An illustrated introduction to the Luquillo Critical Zone Observatory!
By Dr. Justin Richardson and Dr. Bill McDowell.
Illustrated by Alana McGillis.
Panel 1. A view of the densely forested Luquillo Mountains found at the Luquillo Critical Zone Observatory (LCZO).
Panel 2. Dr. Bill McDowell stands in the forest, waves and says, “Hi, I am Dr. Bill McDowell and I lead the research conducted at the LCZO.”
Panel 3. Researchers walk through the diverse nature of the montane environment of Puerto Rico.
Panel 4. LCZO researchers study how bedrock, soils, sediments, streams, elements and microbes interact in the CZ, the region from the ground water to tree tops. A stream flows down a steep mountainside.
Panel 5. Photosynthesis in plants help to regulate the concentrations of oxygen and carbon dioxide in the atmosphere. Arrows to and from trees show that trees take in carbon dioxide and release oxygen.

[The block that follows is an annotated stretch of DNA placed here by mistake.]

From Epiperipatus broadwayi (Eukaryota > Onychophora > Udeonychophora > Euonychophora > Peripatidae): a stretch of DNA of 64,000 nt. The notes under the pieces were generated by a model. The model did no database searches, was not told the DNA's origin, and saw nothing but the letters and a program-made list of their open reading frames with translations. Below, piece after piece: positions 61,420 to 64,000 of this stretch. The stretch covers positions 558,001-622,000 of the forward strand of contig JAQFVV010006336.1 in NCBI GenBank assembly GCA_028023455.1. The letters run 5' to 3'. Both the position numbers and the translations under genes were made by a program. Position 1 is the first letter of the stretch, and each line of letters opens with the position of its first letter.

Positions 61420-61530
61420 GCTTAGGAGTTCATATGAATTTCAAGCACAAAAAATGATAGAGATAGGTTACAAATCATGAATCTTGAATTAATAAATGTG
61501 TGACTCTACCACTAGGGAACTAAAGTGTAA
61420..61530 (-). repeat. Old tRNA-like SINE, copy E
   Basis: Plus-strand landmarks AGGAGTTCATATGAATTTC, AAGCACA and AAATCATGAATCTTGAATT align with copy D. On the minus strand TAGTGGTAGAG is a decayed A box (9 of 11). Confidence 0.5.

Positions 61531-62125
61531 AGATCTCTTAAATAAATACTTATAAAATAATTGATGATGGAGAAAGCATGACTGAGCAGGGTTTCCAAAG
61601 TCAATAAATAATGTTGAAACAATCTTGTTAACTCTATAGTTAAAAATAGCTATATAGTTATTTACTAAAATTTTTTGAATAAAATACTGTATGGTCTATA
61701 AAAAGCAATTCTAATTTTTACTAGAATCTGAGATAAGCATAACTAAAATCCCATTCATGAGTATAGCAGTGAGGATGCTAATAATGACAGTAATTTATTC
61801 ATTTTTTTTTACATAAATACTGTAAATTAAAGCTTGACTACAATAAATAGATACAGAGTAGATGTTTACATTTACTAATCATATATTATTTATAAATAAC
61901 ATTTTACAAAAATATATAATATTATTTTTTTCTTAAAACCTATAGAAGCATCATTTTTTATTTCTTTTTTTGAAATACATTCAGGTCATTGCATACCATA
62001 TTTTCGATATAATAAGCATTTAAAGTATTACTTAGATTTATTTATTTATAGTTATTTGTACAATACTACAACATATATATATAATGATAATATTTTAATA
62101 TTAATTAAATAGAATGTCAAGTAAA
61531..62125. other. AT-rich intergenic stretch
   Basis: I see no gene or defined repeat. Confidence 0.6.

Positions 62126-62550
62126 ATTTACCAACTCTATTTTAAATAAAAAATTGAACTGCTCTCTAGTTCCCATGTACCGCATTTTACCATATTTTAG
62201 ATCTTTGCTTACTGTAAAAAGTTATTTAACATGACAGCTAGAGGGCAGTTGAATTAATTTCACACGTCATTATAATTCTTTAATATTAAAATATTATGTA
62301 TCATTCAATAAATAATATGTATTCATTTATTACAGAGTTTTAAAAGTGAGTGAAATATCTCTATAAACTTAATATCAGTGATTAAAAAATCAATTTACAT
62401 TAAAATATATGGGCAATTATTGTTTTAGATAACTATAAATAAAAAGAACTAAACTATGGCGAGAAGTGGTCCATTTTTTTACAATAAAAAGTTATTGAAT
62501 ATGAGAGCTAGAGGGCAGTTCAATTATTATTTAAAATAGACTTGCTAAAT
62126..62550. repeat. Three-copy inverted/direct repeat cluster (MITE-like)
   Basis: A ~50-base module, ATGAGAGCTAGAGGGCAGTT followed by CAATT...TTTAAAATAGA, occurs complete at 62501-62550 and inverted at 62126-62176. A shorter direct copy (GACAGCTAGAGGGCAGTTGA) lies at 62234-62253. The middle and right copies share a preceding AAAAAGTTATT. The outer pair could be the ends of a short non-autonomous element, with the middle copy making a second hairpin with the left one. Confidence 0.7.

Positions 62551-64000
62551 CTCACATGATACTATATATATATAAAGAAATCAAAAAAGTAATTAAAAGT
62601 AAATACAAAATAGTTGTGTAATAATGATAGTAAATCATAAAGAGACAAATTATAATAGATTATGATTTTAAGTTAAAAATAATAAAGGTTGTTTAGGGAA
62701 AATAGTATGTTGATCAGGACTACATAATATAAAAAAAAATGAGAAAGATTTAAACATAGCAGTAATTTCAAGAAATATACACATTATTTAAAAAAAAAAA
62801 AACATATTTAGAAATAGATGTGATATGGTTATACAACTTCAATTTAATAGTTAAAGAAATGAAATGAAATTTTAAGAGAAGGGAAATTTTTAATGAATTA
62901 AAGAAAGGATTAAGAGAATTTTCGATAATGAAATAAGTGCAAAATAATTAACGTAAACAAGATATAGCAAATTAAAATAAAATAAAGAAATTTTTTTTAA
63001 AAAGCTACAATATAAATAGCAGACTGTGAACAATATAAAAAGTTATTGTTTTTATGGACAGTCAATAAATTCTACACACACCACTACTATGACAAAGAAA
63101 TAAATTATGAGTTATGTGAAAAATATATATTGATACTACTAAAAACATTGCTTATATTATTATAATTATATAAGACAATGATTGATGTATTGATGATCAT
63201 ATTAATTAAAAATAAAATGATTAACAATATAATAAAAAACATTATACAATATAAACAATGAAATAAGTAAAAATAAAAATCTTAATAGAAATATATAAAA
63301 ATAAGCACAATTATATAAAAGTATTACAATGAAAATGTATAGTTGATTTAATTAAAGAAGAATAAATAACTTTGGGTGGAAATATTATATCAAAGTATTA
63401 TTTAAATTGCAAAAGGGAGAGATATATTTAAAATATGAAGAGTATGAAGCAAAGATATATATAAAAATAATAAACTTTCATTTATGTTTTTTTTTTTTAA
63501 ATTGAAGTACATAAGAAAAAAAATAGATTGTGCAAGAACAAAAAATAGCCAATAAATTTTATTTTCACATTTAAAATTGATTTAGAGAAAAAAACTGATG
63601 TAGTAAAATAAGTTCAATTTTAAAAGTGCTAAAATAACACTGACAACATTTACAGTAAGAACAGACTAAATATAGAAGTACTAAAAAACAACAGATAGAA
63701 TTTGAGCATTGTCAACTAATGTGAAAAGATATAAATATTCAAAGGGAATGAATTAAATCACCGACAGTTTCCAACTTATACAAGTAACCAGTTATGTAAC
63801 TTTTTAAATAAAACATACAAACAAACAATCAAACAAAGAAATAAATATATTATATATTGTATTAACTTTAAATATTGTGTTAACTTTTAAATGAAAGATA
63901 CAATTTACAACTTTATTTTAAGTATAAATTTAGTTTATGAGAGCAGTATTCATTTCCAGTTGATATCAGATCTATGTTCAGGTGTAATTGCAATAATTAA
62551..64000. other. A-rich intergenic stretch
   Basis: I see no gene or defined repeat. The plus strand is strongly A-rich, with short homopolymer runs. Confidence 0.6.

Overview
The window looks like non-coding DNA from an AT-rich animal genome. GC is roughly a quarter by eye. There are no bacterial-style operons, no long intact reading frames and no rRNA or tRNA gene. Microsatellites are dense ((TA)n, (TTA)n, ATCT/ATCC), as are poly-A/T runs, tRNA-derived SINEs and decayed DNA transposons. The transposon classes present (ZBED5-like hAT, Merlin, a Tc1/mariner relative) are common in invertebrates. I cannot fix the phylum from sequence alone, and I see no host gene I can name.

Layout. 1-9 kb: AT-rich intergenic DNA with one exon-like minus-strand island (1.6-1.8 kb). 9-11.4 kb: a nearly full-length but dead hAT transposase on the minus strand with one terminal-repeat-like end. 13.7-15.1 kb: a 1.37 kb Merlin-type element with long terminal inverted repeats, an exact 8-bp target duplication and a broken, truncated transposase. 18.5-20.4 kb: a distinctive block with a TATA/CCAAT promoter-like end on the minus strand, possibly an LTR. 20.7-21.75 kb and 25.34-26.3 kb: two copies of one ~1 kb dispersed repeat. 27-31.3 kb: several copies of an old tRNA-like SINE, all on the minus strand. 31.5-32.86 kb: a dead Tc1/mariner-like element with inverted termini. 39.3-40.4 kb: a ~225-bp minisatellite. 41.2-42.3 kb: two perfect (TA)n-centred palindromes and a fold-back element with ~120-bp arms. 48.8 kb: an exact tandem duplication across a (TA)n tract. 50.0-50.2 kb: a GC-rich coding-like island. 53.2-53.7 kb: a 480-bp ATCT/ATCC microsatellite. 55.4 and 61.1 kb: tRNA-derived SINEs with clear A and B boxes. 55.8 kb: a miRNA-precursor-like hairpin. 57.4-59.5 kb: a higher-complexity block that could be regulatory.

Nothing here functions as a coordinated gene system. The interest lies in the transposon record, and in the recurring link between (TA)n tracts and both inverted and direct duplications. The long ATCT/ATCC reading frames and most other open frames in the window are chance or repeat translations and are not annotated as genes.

Panel 6. Microbes in the soil are engaged in a constant battle for carbon from dead plant material, their main energy source. Dr. McDowell and researchers collect microbial data from the soil.
Panel 7. The rocks and mountainous landscapes at LCZO control the movement of carbon and nutrients through the streams, soils, regolith to the oceans.
Panel 8. The landscape can also affect upstream migration of aquatic organisms, like fish and shrimp.
Panel 9. The CZO is equipped with instrumentation to measure water, carbon, and nutrient budgets. Instrumentation shown includes an automatic water sampler, a stream weir, and a flux tower.
Panel 10. Dr. McDowell, among CZ researchers, says, “Understanding the Luquillo Critical Zone is important for the sustainability and protection of this unique and diverse ecosystem.”
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ABOUT THIS BLOG
ABOUT THIS BLOG
Justin Richardson and his guests answer questions about the Critical Zone, synthesize CZ research, and meet folks working at the CZ observatories
General Disclaimer: Any opinions, findings, conclusions or recommendations presented in the above blog post are only those of the blog author and do not necessarily reflect the views of the U.S. CZO National Program or the National Science Foundation. For official information about NSF, visit www.nsf.gov.